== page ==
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IOC: 2018 Olympics organizers to assist Russian athletes with accommodation

December 06, 19:40 UTC+3 LAUSANNE

Athletes from Russia will be enjoying the same privileges living at the 2018 Olympic Village just like the rest of the national Olympic delegations, according to the IOC spokesman

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LAUSANNE, December 6. /TASS/. The Local Organizing Committee (LOC) of the 2018 Winter Olympic Games in South Korea’s PyeongChang will provide for the accommodation of Russian athletes, who decide to come and participate in the Games under the neutral status, a spokesman for the International Olympic Committee (IOC) told TASS on Wednesday.

An IOC commission, led by Samuel Schmid, established that Russia allegedly employed a system of manipulations with doping samples collected from national athletes.

Based on the commission’s findings, the IOC announced its decision on Tuesday night to suspend the Russian national team from taking part in the 2018 Winter Olympic Games in South Korea’s PyeongChang over multiple doping abuse allegations. The IOC, however, stated that doping-free athletes from Russia could go to the 2018 Olympic Games in the status of neutral athletes, or OAR status, which stands for ‘Olympic Athlete from Russia.’

In reply to a question who would be responsible for the travel and accommodation expenses, a spokesman for the IOC said in an interview with TASS that "There will be support grants from the Organizing Committee as for all other athletes and officials."

Athletes from Russia will be enjoying the same privileges living at the 2018 Olympic Village just like the rest of the national Olympic delegations, according to the IOC spokesman.

"The invited athletes will enjoy the same rights as all the other participating athletes," the spokesman said adding that volunteers from Russia would also serve helping at the 2018 Olympics.

The IOC spokesman did not specify whether Russia’s athletes would be abiding by particular IOC regulations in regard to their neutral status capacity in South Korea.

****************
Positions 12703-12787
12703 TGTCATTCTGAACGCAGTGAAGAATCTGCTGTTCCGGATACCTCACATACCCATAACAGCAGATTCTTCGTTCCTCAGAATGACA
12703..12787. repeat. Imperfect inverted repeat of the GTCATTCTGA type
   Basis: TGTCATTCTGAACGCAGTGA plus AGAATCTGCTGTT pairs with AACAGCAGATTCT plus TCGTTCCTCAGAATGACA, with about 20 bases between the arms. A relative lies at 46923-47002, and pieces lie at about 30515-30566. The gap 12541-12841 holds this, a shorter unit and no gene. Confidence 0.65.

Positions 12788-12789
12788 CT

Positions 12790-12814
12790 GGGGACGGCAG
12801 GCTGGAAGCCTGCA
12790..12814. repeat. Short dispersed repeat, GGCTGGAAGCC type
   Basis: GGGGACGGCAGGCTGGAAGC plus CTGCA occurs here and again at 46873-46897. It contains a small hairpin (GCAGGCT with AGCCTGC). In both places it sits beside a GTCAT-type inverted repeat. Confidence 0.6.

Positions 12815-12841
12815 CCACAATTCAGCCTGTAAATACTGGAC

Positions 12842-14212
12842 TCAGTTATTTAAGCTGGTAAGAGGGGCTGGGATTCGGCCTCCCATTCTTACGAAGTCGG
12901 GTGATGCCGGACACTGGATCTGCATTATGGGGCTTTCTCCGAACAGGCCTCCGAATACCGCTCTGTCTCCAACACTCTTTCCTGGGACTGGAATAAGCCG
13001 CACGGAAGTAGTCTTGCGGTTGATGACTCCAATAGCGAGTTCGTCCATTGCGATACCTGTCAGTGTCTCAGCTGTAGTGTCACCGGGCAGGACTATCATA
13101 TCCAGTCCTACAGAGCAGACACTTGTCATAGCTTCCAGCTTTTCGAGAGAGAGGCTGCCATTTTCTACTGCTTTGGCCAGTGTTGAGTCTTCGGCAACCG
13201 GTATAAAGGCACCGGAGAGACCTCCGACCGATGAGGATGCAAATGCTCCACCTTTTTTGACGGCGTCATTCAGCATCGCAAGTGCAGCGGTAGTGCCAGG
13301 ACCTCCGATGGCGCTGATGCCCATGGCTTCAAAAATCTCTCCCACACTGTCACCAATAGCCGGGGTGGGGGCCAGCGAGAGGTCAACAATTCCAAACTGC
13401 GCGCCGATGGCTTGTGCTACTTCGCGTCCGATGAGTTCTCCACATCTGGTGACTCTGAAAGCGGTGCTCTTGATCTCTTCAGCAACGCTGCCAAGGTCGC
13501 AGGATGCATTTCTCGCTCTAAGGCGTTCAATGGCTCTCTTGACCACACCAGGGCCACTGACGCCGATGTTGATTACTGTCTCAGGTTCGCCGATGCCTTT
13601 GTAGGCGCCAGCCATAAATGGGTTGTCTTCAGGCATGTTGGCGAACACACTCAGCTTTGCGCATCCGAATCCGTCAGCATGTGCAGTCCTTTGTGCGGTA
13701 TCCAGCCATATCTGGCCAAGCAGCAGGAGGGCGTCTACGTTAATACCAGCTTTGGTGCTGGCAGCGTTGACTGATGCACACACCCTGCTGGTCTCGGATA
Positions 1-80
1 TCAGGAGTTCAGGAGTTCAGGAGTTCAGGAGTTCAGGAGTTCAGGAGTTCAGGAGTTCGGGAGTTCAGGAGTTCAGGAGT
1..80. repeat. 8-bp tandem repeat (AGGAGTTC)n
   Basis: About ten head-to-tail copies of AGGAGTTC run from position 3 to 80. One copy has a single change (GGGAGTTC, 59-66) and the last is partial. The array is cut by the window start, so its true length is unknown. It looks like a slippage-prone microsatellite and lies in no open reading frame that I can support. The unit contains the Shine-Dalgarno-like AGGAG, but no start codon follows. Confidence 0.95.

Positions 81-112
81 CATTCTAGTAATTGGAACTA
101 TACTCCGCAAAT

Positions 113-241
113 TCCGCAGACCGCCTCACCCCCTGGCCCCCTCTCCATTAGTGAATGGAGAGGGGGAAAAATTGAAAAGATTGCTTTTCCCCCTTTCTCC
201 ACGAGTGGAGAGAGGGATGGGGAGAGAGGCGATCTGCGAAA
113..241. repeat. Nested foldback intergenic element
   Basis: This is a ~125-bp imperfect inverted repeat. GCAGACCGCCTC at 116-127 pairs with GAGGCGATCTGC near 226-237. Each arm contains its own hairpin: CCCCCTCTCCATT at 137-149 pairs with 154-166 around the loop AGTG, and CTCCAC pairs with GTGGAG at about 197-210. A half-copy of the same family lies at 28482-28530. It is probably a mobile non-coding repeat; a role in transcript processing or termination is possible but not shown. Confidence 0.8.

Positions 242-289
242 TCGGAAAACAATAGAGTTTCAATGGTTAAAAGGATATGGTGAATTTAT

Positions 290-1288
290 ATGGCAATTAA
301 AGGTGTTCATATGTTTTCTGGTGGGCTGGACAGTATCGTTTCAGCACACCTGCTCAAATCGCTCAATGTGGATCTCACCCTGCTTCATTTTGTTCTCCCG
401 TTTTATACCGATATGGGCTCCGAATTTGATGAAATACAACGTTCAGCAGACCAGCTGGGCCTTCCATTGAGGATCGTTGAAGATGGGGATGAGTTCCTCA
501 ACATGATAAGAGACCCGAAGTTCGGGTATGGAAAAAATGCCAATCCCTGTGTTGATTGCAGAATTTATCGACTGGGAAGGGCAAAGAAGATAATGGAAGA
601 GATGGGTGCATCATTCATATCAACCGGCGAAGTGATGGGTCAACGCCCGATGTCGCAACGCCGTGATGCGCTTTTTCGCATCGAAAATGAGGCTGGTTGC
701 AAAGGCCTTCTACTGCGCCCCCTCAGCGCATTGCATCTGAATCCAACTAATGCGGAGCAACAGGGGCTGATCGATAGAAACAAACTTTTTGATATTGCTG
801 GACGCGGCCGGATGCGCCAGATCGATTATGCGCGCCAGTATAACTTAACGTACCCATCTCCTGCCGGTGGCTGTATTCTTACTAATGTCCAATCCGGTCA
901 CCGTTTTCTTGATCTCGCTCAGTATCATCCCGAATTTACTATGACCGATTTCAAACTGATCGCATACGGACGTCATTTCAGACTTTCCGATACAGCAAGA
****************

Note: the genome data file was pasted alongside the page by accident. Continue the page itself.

"This (issue) will be discussed together with the implementation guidelines," the IOC spokesperson added.

In July 2016, the IOC set up two separate commissions to probe doping abuse allegations in Russian sports as well as the alleged involvement of state officials in manipulations with performance enhancing drugs, particularly at the 2014 Winter Olympics in Russia’s Sochi.

The first of the two commissions was an Inquiry Commission, chaired by the former President of Switzerland, Samuel Schmid. The commission was looking into accusations set out in the McLaren report that alleged the existence of a supposed institutional conspiracy in Russia’s summer and winter sports, in which the country’s state officials were allegedly engaged in.

The second investigative body at the issue was a Disciplinary Commission, chaired by IOC Member Denis Oswald. This commission was tasked to address alleged doping uses and tampering of samples concerning the Russian athletes, who participated in the Olympic Winter Games Sochi 2014.

The Denis Oswald-led commission had carried out retests of Russian athletes doping samples collected at the 2014 Winter Olympics in Sochi and, as a result, had already cancelled results of 25 athletes from their home Games.

The upcoming Olympics, which are 23rd Winter Games, will take place in South Korea’s PyeongChang on February 9-25, 2018.

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